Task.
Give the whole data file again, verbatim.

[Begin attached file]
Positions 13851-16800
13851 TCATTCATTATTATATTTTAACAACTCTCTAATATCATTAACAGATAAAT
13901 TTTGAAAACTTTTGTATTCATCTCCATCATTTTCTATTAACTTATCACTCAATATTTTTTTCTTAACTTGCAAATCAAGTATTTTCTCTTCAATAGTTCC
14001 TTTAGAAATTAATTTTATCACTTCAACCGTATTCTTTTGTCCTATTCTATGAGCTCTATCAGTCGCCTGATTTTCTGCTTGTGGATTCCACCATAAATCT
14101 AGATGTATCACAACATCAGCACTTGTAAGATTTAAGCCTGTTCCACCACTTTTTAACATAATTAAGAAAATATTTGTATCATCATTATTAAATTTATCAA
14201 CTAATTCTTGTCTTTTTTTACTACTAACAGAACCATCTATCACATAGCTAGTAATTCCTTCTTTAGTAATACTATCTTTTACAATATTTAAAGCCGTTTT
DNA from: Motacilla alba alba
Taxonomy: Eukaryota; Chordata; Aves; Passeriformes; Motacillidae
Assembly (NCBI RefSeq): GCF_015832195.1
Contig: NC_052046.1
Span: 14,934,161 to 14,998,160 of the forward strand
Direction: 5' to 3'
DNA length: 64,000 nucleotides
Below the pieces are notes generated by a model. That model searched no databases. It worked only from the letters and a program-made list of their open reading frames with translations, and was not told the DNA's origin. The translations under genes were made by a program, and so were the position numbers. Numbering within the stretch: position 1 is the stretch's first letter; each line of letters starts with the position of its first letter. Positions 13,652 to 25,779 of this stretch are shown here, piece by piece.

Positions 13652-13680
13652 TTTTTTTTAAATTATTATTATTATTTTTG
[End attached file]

Positions 13851-16800
13851 TCATTCATTATTATATTTTAACAACTCTCTAATATCATTAACAGATAAAT
13901 TTTGAAAACTTTTGTATTCATCTCCATCATTTTCTATTAACTTATCACTCAATATTTTTTTCTTAACTTGCAAATCAAGTATTTTCTCTTCAATAGTTCC
14001 TTTAGAAATTAATTTTATCACTTCAACCGTATTCTTTTGTCCTATTCTATGAGCTCTATCAGTCGCCTGATTTTCTGCTTGTGGATTCCACCATAAATCT
14101 AGATGTATCACAACATCAGCACTTGTAAGATTTAAGCCTGTTCCACCACTTTTTAACATAATTAAGAAAATATTTGTATCATCATTATTAAATTTATCAA
14201 CTAATTCTTGTCTTTTTTTACTACTAACAGAACCATCTATCACATAGCTAGTAATTCCTTCTTTAGTAATACTATCTTTTACAATATTTAAAGCCGTTTT
DNA from: Motacilla alba alba
Taxonomy: Eukaryota; Chordata; Aves; Passeriformes; Motacillidae
Assembly (NCBI RefSeq): GCF_015832195.1
Contig: NC_052046.1
Span: 14,934,161 to 14,998,160 of the forward strand
Direction: 5' to 3'
DNA length: 64,000 nucleotides
Below the pieces are notes generated by a model. That model searched no databases. It worked only from the letters and a program-made list of their open reading frames with translations, and was not told the DNA's origin. The translations under genes were made by a program, and so were the position numbers. Numbering within the stretch: position 1 is the stretch's first letter; each line of letters starts with the position of its first letter. Positions 13,652 to 25,779 of this stretch are shown here, piece by piece.

Positions 13652-13680
13652 TTTTTTTTAAATTATTATTATTATTTTTG